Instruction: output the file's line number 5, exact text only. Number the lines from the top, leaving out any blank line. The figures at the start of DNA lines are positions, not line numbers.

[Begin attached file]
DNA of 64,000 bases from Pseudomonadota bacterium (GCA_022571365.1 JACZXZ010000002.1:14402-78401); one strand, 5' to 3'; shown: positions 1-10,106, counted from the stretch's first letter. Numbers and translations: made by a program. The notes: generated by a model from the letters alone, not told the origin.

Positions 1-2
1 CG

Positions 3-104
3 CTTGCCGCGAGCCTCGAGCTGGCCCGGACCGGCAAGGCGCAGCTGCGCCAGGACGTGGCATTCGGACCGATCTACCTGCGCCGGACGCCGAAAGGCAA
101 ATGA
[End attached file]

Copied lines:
3 CTTGCCGCGAGCCTCGAGCTGGCCCGGACCGGCAAGGCGCAGCTGCGCCAGGACGTGGCATTCGGACCGATCTACCTGCGCCGGACGCCGAAAGGCAA